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Simulation tools are an important part of a product designer's toolkit.  Simulation allows you to test your designs virtually long before physical parts are available.  Use FEA and other simulation tools to shorten product development leadtimes and reduce development costs.

FEA Simulation - virtual prototyping


Bayly’s team uses a variety of different design, engineering and analysis simulation tools as part of our design process to deliver high quality product design outcomes to our customers.

Our Finite Element Analysis (FEA) tools supplement the basic modelling and analysis capability of our engineers and allow us to test the effect of loads, vibrations and temperature loadings on the products and components we design.

Our fundamental capability is based around the ANSYS suite of products.  We chose to use ANSYS products back in the 1990’s rather than going with a CAD add-on type product so that we could offer engineering consulting services unrelated to our product design services.

FEA provides opportunities to accelerate product development, prototyping and testing activities by allowing engineers to build and test virtual prototypes of their designs without the need to manufacture and test physical prototypes.

3D CAD Model – the core of virtual prototyping

The FEA model is created from the same 3D CAD model that is produced during the detail design activities of the development process.

The CAD model is modified, supported and loaded as required to analyse the effects of the loadings on the CAD model.

If you want to find out more about the basis of FEA, then check out Wikipedia.

What do we use FEA to do?

We use FEA to simulate the structural mechanics of a component or assembly of components under the physical loads (forces, gravity, accelerations, vibrations, heat sources etc.) that we assume will be applied to the product in the environment.

FEA helps us to determine;

  • Is it strong enough?
  • Will it crack?
  • How far will it bend?
  • How hot will it get?

fea_simulation_02An FEA analysis will provide a visual representation of the stress level distribution induced in a component under the assumed loading conditions of the simulation.  These stress levels can be compared against the stress limits of materials such as the material yield stress, ultimate stress or at fatigue stress limits.

The analysis also provides deflection results that can be visualised using the FEA software or otherwise interpreted to compare with deflection limits or design requirements.

Simulation using FEA does not produce exact results.  Exact results can only be determined by testing and by through life monitoring of how the components behave.

In some industries now, FEA simulation has been used for long enough and is understood well enough that designs are not physically prototyped and tested as a part of their development program.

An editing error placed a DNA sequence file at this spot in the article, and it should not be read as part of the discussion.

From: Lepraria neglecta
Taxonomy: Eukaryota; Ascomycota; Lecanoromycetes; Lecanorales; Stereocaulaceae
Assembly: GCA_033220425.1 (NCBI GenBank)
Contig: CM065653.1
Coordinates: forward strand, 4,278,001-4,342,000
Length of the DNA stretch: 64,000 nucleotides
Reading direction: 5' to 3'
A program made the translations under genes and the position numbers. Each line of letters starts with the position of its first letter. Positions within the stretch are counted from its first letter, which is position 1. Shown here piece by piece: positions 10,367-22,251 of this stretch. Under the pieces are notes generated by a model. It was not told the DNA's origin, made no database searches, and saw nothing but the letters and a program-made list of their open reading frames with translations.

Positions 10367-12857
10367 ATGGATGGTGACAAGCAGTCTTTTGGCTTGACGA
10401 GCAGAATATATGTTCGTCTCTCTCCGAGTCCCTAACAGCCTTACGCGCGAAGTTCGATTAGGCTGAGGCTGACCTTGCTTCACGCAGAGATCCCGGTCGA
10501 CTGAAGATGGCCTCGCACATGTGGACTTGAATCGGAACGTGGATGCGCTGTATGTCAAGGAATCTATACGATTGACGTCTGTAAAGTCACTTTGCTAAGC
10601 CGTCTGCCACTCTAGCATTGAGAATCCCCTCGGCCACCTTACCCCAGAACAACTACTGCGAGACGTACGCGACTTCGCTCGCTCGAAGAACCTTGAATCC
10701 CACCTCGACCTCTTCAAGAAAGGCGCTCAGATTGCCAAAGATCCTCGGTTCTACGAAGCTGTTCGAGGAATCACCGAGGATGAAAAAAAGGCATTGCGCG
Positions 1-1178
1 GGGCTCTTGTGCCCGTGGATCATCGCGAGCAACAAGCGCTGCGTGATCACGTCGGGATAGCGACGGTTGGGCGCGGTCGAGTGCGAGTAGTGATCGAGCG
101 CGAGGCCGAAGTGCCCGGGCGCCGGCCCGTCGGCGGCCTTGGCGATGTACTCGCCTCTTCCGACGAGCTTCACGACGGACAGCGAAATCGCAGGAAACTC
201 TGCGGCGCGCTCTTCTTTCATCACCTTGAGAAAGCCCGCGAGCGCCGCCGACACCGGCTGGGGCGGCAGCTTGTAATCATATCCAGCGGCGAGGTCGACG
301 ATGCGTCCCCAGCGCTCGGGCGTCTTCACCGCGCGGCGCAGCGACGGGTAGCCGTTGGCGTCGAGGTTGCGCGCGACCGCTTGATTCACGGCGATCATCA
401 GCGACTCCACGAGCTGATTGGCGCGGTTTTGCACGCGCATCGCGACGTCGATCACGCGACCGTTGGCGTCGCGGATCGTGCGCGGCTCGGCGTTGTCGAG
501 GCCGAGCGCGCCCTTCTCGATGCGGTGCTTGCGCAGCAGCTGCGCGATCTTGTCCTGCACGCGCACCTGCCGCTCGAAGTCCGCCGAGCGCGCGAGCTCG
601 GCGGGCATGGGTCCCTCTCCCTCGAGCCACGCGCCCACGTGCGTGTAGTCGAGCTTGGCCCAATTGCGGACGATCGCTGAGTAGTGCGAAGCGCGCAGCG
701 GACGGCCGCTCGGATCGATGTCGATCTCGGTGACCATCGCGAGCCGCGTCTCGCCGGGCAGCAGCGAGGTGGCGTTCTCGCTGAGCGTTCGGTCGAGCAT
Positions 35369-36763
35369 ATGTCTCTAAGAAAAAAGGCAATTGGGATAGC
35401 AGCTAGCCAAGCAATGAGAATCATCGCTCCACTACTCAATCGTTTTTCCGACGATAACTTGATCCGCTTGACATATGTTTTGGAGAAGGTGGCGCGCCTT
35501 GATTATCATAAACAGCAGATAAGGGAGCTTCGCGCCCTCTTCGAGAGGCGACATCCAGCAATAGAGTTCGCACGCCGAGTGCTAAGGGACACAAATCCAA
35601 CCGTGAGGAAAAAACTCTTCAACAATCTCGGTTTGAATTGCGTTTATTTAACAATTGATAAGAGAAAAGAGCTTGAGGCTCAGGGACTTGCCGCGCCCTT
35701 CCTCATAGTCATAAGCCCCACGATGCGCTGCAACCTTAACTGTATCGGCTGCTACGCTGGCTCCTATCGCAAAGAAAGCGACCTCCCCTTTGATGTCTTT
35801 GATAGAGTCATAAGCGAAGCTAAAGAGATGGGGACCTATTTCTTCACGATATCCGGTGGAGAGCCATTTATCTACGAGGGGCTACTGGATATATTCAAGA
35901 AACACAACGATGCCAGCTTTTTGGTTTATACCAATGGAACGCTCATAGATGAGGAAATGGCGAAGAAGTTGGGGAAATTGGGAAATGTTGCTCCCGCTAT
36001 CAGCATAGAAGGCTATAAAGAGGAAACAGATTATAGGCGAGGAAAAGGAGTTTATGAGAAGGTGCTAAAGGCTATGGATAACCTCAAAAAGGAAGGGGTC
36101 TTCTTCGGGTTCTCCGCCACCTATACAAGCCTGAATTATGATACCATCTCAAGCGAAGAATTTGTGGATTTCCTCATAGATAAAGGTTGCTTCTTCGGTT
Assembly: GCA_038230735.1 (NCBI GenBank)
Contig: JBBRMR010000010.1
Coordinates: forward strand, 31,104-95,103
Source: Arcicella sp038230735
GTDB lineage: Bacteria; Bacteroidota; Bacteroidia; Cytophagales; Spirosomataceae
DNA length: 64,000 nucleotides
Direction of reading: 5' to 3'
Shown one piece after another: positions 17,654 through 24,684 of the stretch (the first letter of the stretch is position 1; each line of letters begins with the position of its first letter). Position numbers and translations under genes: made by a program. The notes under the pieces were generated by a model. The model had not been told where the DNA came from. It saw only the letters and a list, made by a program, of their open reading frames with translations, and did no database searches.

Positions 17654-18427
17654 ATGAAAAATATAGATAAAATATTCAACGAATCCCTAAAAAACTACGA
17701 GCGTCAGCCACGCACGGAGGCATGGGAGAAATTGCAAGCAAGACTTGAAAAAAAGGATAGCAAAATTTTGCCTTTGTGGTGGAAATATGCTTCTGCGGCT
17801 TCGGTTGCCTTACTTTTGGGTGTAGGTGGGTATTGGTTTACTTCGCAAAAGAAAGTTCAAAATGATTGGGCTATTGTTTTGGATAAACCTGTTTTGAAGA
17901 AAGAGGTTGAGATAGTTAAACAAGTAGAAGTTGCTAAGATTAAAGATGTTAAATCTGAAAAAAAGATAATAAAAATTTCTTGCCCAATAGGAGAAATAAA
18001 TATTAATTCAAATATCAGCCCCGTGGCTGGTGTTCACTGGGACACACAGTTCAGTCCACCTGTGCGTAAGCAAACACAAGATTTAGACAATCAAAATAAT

Rubbish In = Rubbish Out

As in all analysis, simulation and modelling, assumptions need to be made.  The results of the analysis are influenced by the assumptions we use and the way the model is setup and this is where experience and knowledge is vitally applied to get useful results that can be used in the development process.

You should always check that the people doing the analysis understand the capabilities of the FEA process and can explain to you the assumptions that they have made in undertaking the analysis.



ANSYS Software

The ANSYS simulation software that we use at Bayly provides us with Finite Element based analysis (FEA) capabilities to simulate the behaviour of systems and components in linear structural and dynamic mechanics and non-linear thermal dynamics. 

To find out more about ANSYS products vist the ANSYS website.

We recommend that you contact LEAP Australia for all your ANSYS needs.



Simulation and National Standards

Commonly, FEA simulations are not used when analysing compliance to Australian Standards and international standards.  In these cases, standards refer to traditional computational techniques and safety factors derived from empirical data and theory that are usually defined in referenced standards and include reference stress limits, deflection limits, buckling limits and more.  Scope can exist in standards for compliance through testing and other methods, but these are generally not practical for an application other than in an experimental sense.

In short, if your product needs to comply with building and structural standards such as AS1170, AS4100, AS1664, building codes and the like, then these are the domain of the traditional means of analysis and design compliance assessment and result in lots and lots of hand calculations.